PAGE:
By this time, open calls for Israel’s destruction had substituted for the 1990s’ euphemistic advocacy of this goal. Bishara, whose Balad party was predicated on making Israel ‘a state of all its citizens’ – the standard euphemism for its transformation into an Arab state in which Jews would be reduced to a permanent minority – became increasingly outspoken after his flight from the country, predicting the Jewish state’s fate to be identical to that of the crusading states. His successor as Balad leader, Jamal Zahalka, preferred a more contemporary metaphor claiming that just as South Africa’s apartheid had been emasculated, so its Zionist counterpart had to be destroyed. And Sheikh Ra’id Salah, who never tired of crying wolf over Israel’s supposed designs on al-Aqsa, ‘while our blood is on their clothes, on their doorsteps, in their food and water’, prophesied the Jewish state’s demise within two decades should it not change its attitude to the Arab minority.
Meanwhile the ‘follow up committee’ escalated the ‘Nakba Day’ events – observed alongside Israel’s Independence Day to bemoan the ‘catastrophe’ wrought on the Palestinians by the establishment of the Jewish state – by instituting (in May 2001) a national minute of silence. Seven years later, as Israel celebrated its sixtieth year of existence, the committee dedicated these events to the ‘right of return’ – the standard Arab euphemism for Israel’s destruction through demographic subversion. Even in Haifa, the epitome of Arab-Jewish coexistence since the early 1920s, local politicians attempted to replace the name of The Zionism Avenue with its pre-Israel precursor.
This incitement had its predictable effect. Commemoration of the October 2000 events was often accompanied by violence, at times coordinated with the PA, as have Israel’s defensive measures against Palestinian terrorism. When on 29 March 2002, two days after the murder of 29 Israelis as they celebrated the Passover meal in a Netanya hotel, the IDF launched a large scale offensive against the terrorist infrastructure in the West Bank, violent demonstrations broke out in Arab localities throughout Israel, and the Islamist movement initiated widespread activities in support of the Palestinians in the disputed territories; similar outbursts of violence occurred in December 2008-January 2009 when Israel moved to end years of rocket and missile attacks from Hamas-controlled Gaza on its towns and villages. No less alarming was the steady increase in Israeli Arabs involved in terrorist activities. In 2001, for example, the number of arrested suspected terrorists increased tenfold compared to 1999: from 2 to 25, with 19 further terror suspects arrested in 2002’s first five months.
And so it goes. With Israeli Arab leaders bent on blaming the Jewish state for every conceivable ill, including most recently the September 2012 anti-Islamic video that allegedly sparked the deadly riots across the Muslim world; with 40 per cent of Israeli Arabs denying the existence of the Holocaust, and one in two refusing to send their children to Jewish schools or have Jewish neighbours, is there any way to encourage them to normalize their minority status within the Jewish state, intensify their identification with its destiny, and thereby help convince their Palestinian cousins to reconcile themselves as well to its permanent existence?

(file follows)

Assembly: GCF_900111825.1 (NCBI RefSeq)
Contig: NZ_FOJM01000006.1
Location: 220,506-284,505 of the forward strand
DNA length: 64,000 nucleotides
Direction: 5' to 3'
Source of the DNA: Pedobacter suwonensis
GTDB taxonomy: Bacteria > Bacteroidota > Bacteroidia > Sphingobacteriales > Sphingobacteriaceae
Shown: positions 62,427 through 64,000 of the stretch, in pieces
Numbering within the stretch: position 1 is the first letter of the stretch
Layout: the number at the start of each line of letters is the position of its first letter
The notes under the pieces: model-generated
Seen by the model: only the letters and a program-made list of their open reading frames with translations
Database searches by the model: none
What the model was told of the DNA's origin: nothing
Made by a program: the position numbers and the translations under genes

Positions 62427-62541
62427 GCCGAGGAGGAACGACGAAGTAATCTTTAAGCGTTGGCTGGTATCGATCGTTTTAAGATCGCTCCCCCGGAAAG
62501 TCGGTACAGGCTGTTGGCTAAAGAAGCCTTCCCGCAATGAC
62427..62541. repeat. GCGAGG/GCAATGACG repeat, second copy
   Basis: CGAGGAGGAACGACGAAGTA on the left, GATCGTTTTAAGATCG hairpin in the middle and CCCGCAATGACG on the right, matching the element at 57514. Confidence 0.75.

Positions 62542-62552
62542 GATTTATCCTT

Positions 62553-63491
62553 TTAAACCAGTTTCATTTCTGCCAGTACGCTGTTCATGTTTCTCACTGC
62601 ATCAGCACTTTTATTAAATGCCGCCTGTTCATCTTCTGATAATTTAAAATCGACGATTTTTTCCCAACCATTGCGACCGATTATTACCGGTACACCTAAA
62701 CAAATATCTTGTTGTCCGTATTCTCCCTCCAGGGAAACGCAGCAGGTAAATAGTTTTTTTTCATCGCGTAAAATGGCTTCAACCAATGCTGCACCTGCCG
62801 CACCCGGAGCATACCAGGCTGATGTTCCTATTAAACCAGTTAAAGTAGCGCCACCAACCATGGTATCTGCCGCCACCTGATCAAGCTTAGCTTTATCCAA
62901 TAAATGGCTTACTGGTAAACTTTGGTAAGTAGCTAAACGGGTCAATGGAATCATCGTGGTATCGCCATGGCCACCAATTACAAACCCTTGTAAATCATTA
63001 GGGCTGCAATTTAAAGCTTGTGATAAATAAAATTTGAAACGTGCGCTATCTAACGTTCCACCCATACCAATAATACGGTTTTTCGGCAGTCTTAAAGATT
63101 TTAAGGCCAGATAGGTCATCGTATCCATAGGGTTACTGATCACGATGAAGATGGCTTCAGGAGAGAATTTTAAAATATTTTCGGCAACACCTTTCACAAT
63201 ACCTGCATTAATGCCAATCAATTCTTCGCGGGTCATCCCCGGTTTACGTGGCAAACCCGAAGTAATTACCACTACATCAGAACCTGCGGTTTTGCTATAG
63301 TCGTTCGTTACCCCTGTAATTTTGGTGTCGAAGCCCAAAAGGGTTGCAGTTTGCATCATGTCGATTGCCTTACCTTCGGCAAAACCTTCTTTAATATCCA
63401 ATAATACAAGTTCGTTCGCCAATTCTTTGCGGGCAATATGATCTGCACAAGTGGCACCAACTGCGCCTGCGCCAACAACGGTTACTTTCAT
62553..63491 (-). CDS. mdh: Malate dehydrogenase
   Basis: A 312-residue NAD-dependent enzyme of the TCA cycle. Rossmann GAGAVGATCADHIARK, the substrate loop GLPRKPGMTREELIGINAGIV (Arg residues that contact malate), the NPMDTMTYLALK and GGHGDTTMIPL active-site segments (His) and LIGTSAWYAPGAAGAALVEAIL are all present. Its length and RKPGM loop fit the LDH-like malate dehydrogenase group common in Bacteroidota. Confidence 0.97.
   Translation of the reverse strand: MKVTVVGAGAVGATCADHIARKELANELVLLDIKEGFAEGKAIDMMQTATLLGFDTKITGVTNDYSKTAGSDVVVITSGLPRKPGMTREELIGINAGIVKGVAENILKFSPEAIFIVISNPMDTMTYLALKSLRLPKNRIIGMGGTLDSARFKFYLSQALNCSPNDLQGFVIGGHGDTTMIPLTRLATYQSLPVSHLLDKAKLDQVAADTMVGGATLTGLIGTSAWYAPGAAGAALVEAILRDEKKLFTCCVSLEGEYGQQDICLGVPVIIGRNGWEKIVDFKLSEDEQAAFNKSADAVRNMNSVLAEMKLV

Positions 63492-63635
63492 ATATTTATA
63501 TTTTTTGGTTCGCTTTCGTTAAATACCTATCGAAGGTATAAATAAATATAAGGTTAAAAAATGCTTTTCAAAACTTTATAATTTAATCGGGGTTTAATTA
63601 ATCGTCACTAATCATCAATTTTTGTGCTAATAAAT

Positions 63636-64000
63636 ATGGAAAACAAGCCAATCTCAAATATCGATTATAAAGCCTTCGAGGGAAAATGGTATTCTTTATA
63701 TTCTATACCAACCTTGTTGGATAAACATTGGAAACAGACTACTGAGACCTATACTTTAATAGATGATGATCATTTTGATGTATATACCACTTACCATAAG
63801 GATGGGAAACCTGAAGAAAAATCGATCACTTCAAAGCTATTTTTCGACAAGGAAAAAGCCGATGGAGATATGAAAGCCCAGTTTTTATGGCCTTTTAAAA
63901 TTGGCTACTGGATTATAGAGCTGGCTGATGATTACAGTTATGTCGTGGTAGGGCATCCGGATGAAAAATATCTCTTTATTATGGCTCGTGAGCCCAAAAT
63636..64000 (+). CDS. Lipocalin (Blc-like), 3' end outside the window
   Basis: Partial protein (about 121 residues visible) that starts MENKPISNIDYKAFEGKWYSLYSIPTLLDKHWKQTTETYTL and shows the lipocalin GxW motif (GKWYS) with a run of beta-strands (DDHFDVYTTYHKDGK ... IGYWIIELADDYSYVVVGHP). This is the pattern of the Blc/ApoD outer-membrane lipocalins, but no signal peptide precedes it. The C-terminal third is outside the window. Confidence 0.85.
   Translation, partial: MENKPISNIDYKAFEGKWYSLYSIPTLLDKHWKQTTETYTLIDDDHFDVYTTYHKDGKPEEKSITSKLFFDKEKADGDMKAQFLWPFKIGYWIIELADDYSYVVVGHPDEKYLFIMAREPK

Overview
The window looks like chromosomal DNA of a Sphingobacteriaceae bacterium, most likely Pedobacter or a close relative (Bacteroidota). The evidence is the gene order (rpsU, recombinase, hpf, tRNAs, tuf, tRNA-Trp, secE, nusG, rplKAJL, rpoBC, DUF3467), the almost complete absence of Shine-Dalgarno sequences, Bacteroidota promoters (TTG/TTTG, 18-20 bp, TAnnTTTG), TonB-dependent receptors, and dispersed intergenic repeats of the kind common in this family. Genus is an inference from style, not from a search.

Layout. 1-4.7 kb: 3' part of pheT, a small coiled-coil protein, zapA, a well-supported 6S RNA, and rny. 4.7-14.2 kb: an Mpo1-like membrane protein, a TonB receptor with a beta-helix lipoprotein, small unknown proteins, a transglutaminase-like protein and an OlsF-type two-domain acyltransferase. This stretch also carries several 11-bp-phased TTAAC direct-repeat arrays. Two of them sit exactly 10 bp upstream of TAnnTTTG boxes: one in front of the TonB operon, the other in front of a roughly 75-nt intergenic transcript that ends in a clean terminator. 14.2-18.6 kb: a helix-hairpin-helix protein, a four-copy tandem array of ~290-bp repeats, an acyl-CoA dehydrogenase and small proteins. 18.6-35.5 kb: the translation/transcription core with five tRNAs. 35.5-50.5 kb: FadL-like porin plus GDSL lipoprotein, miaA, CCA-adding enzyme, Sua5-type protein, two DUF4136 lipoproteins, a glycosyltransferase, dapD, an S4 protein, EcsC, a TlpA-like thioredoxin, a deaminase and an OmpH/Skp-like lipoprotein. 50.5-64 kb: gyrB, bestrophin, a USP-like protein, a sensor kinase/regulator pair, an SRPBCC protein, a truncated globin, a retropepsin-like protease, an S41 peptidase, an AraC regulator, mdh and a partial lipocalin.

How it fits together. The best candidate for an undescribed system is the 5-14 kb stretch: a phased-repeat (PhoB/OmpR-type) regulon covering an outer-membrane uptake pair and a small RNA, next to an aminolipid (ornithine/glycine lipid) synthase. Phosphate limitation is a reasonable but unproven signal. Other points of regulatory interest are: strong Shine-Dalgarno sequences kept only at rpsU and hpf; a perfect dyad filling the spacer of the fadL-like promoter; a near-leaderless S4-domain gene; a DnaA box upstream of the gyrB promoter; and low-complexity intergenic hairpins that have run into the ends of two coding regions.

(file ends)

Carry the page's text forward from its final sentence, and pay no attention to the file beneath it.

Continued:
One good place to start would be with conscription of Israeli Arabs into military service, or equivalent national duties. This would not require any special legislation; the 1986 Defence Service law obligates all Israeli citizens to serve in the army upon reaching the age of eighteen. But it would certainly be a revolutionary move, one that would force Muslim and Christian Arabs to decide where their deepest loyalties lie and act accordingly. (The Druze community, whose sons already serve in the armed forces, made its choice as early as 1948.)
Defending one’s state against external aggression is indeed the ultimate test of citizenship. Just as French Jews fought German Jews during World War I, Italian Americans and German Americans fought Italians and Germans during World War II, and Arabs have incessantly fought other Arabs, why should Israel’s Arab citizens not undertake to defend their country against external enemies? Failure to share the burden, the anxieties, and the suffering of their Jewish compatriots runs counter to the very principle of equality that Israeli Arabs have been trumpeting for so long as their watchword. Why not test it?
Of course, to raise this possibility may seem utopian in the extreme. Or is it? A 2007 survey, for example, revealed a surprisingly high level of support for the idea of voluntary civil service among Israeli Arabs: 75% among young Arabs (aged 16-22), 71.9% among Arab men, and 89% among Arab women. Another silver lining may be found in the fact that whenever an Israeli politician proposes the inclusion of some frontier Israeli-Arab settlements in the future Palestinian state, as part of a land exchange within the framework of a peace agreement, the residents of these localities immediately voice their indignation. Indeed, even most East Jerusalem Palestinians, who are entitled to Israeli social benefits and are free to travel across Israel’s pre-1967 borders, would rather become citizens of the Jewish state than citizens of a new Palestinian one. They all seem to be keenly aware that life in a civil, democratic, and pluralistic society, albeit a Jewish one, is preferable to what is on offer in the Palestinian Authority and the neighbouring Arab states.
One can only hope that, unlike their destructive predecessors, Israel’s Arab leaders would pay greater heed to the wishes of their constituents and halt their steady drive towards an all out collision. Given their conduct over the past decades, this may prove one hope too many.
 Efraim Karsh, Arafat’s War (New York: Grove, 2003): 186.